MILLINOCKET, Maine — Brookfield Asset Management will meet with town officials early next month to discuss plans for the Katahdin Avenue paper mill and the outcome of the company’s ongoing $1.5 million assessment of the mill’s potential for biomass electricity generation.
Town Manager Eugene Conlogue told the Town Council during its meeting Thursday that Daniel Whyte, a vice president of government and stakeholder relations for Brookfield Renewable Power, a Brookfield Asset subsidiary, related that the study group would seek an early March meeting.
Gov. John Baldacci also might meet with the group as well.
“Nothing has been set up at this point, although there is a possibility of a meeting sometime late this month or early next month,” Dan Cashman, Baldacci’s assistant press secretary, said by e-mail Friday.
Brookfield Asset is working to wean its Katahdin Paper Co. LLC mill from its profit-killing addiction to oil and reopen it as a top-tier paper manufacturer after shutting down the mill in early September and eventually laying off most of its 207 workers.
The company also has begun furloughing some workers for up to four weeks at a time from its East Millinocket plant as it seeks to improve cash flow and limited on-spec paper production. Together the mills, operating as Katahdin Paper, are the region’s largest employer.
Company officials have said it would take at least eight to 10 months to restart the mill once the assessment is finished, provided they found a biomass partner to run the boiler.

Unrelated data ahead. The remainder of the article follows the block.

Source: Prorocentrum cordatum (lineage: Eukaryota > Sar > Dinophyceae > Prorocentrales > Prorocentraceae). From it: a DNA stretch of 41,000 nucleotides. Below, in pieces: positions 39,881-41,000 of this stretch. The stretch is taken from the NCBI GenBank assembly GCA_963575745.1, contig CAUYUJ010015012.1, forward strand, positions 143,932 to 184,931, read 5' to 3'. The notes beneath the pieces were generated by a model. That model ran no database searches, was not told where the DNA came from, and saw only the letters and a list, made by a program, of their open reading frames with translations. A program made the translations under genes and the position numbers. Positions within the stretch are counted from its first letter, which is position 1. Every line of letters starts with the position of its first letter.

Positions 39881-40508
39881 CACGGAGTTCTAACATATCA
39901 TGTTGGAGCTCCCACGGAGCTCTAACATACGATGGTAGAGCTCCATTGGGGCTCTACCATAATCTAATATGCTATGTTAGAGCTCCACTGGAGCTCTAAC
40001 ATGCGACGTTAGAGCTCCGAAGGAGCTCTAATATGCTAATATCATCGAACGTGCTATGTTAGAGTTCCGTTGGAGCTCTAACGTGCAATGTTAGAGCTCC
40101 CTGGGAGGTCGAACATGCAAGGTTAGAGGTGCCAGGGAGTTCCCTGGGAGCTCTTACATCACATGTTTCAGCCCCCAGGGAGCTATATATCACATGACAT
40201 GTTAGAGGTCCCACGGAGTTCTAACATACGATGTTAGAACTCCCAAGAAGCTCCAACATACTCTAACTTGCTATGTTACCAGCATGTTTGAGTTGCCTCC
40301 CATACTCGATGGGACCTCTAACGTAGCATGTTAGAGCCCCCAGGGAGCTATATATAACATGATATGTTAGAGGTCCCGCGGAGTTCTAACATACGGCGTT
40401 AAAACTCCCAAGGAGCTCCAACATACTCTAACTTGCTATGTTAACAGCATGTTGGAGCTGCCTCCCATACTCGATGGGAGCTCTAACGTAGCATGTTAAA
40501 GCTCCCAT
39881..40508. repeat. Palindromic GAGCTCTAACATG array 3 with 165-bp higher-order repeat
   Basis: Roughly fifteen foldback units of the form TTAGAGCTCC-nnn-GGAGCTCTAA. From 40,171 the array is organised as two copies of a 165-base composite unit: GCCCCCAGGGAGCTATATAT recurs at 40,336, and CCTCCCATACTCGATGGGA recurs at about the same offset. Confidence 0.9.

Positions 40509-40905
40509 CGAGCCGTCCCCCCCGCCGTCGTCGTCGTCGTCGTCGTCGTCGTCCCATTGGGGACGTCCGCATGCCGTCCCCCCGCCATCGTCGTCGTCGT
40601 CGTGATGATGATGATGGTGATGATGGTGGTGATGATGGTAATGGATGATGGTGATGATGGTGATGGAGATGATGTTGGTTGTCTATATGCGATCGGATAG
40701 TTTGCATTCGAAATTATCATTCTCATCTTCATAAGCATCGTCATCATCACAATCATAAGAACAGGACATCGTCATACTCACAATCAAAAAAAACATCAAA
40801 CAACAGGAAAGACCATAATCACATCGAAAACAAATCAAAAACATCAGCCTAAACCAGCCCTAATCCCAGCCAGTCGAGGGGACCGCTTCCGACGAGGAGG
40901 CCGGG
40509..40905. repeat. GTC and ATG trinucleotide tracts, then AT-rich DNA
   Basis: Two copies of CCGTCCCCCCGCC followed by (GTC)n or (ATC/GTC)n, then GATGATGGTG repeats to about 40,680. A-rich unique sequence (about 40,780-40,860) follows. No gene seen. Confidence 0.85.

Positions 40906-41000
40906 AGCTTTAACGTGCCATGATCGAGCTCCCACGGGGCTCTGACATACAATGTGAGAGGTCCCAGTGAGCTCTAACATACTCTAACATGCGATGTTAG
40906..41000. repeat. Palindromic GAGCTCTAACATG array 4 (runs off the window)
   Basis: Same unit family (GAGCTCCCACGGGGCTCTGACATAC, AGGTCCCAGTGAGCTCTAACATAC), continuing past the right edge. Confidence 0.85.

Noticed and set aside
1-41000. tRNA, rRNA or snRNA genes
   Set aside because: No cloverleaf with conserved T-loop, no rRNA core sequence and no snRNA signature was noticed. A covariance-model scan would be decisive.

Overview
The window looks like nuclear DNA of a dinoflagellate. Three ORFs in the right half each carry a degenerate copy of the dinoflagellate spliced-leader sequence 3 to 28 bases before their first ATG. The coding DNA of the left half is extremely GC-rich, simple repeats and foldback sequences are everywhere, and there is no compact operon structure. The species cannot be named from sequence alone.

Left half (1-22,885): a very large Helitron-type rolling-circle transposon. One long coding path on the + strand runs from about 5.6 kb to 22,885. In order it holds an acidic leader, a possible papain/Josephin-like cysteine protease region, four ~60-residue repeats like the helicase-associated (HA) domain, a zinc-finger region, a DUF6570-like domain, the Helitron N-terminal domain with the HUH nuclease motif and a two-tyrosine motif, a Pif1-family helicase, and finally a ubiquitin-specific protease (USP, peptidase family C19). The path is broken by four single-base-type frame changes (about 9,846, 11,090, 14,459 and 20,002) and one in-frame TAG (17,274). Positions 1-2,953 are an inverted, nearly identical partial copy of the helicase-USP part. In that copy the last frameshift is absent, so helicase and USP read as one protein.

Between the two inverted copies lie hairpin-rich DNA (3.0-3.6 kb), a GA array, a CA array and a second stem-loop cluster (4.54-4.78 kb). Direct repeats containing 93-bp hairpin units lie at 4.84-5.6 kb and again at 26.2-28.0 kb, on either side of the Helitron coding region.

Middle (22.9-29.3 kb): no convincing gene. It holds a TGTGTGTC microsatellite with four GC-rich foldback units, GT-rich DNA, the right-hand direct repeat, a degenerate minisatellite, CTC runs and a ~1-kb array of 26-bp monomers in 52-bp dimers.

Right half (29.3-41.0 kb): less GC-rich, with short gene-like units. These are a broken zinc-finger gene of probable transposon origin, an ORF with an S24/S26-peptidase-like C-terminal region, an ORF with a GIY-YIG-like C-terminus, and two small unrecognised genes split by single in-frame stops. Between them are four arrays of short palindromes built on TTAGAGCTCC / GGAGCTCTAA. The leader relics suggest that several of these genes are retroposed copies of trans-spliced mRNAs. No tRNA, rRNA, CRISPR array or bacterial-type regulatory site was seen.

In October, the company expected to spend about $310,000 winterizing the mill, $300,000 heating it over the winter and $336,000 for a heating unit inside the mill, Whyte had said.
Brookfield Asset also hired Cianbro Inc. and Babcock & Wilcox Inc. to provide an engineering assessment of the mill and of the costs to upgrade its No. 4 boiler and steam equipment to a biomass system. The biomass system would reuse mill steam and burn tree bark and other wood waste to generate electricity for the mill and the New England power grid.
The assessments alone could have cost as much as $500,000, according to officials from Fraser Papers, the Brookfield-owned company that manages the mill. The engineering work will help determine whether a previous bottom-line estimate of $50 million for restarting the mill was accurate.
The mill burned 400,000 barrels of oil in 2007, but had dramatically increased savings by lowering energy costs, investing $5 million in the East Millinocket plant’s groundwood mill and finding an additional $2 million in savings annually that vastly improved the already good-quality paper made at the mill.
One potential upside to the long mill layoff and biomass construction: Once the work is complete, supplying the mill with 385,000 green tons of biomass — the equivalent of about 400,000 cords of wood — likely would employ many woodsmen and truckers, company officials have said.